JM: I felt that happened accidentally. I used to watch other photographers and would notice their coherency and found that I didn’t have one. It honestly wasn’t until recently when I finally revamped my entire website that I noticed I had an aesthetic the entire time, which was encouraging to have it happen so naturally. As if it was an actual expression of myself, not something curated. As for the nostalgic aspect of it, I think there’s a sense of forced nostalgia because of the film aspect of it. Film just gives you a certain warmth, a certain comfort, that is impossible to mimic. There was a point that I didn’t want to do photography anymore because I found that people who shoot only digitally tend to be editors over being photographers. I used to look at my digital photos and wonder what was wrong with them and why they look nothing like other professional photographers. I was giving myself such a hard time until it finally dawned on me – I’m just not an editor. Because of this mentality, people are chasing the gear as opposed to relying on their own creativity to create something beautiful. So yeah – I appreciate film more. I’m going to make sure each picture counts. My quality has changed significantly because I don’t have the option to value quantity. I found that walking around with my eye in the camera has allowed me to be constantly aware of a shot, until I see a frame that I like. I’ve done it for up to an hour until I find the perfect frame.
( Jenna documenting what camera took what photo by starting each roll with a mirror photo)
Whereas with my digital I would have hit 1000 before I took the shot. I appreciate my composition, my lighting, my models significantly more. My editing comes from behind the lens as opposed to on a computer. I am humbled by film slowing down my process.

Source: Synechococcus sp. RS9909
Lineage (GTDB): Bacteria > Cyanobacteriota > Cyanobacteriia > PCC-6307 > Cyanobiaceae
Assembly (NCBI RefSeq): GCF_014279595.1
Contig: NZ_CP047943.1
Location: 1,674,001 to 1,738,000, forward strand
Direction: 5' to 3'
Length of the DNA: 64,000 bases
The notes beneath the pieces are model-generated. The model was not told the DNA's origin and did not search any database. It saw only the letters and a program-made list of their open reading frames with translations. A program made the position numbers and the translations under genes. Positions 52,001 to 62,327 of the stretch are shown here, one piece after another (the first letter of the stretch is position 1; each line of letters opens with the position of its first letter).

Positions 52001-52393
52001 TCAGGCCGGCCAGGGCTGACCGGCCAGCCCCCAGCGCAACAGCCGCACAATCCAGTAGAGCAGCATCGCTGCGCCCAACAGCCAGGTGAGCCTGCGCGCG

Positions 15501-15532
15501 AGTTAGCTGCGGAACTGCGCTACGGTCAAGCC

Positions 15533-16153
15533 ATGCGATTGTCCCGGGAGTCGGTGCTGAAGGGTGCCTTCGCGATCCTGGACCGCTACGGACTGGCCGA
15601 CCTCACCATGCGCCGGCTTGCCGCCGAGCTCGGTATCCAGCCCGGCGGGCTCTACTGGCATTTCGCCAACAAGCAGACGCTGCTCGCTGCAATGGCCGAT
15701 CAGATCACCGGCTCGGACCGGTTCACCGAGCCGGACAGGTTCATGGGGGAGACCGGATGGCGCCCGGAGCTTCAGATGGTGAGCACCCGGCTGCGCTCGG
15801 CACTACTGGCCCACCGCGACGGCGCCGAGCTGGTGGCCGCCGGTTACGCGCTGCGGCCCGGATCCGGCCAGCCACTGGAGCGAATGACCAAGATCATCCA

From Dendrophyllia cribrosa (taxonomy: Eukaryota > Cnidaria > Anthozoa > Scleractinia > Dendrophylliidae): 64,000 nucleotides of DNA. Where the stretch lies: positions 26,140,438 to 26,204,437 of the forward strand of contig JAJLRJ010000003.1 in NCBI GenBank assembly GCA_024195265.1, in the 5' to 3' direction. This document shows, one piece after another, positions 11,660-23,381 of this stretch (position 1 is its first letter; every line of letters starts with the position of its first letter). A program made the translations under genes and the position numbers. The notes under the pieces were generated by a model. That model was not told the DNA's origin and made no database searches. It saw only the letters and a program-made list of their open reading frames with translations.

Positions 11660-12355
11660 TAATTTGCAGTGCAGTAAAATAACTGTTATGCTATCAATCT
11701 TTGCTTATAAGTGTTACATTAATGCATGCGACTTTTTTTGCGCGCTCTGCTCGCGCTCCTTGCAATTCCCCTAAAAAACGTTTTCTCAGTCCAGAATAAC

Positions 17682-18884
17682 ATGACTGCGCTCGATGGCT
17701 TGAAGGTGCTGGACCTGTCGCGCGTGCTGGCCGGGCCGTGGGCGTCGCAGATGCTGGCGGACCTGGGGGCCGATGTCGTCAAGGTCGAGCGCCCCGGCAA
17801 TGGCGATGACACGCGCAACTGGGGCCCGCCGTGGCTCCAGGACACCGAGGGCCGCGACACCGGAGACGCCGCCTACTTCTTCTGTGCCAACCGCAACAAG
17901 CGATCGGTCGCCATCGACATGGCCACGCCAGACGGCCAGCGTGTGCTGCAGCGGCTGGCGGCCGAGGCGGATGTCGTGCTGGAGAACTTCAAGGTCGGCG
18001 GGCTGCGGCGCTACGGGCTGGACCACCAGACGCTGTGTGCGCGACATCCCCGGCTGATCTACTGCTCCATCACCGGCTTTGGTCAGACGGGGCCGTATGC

MQ: Well how would you say being a POC has influenced your eye or your experience in the photography world?
JM: I definitely felt growing up that I couldn’t express myself as a woman of color. I honestly never considered myself a POC until recently. I would always say to my classmates in high school “Middle Easterners are Caucasian” “We don’t speak Arabic at home, only English! My parents were born and raised here, I’m second generation!” I was so proud of my American heritage – which I still am – but I was proud because of the way it would dominate my Palestinian heritage. That was until about a year or two ago, I found old videos of myself when I was maybe 2 or 3 years old, and I was completely fluent in Arabic. I had been under the impression that English was my first language so it was shocking to see myself more fluent in Arabic than I am now. Plus there was also such vibrant culture in that old video which is a stark contrast to now where we are fully modern. This completely sent me into a depression. I wanted everything to slow down for a moment because I felt like I had lost all of these years that needed to be cherished, almost as if I had felt that I had missed out on opportunities.
So I made a complete 180. I focused intensely on getting back to my roots, learning how to cook Arabic dishes, learning new instruments. It’s just such an intense transition from being like “Oh I could totally pass for white if I didn’t have this scarf! My name is Jenna and my skin is paler, I was born with blonde hair and blue eyes!” I was so ready to embody being white, but I finally realized that I don’t want to throw away my culture. I felt like I had been brainwashed, and I noticed that translating in my work. It was seriously lacking anything that reflected my Palestinian heritage. I was shying away from cultural identity in my work, and now that is my goal.
( from Jenna’s shoot – “ Muslim Girl”)
I have a hyphenated identity. I was trying to identify as an American but truthfully, I am just as Palestinian as American. I’m so excited to bring out all these voices especially since hijab fashion is at an all-time high right now. My community has so many advantages, I’m able to make it so much farther because of that.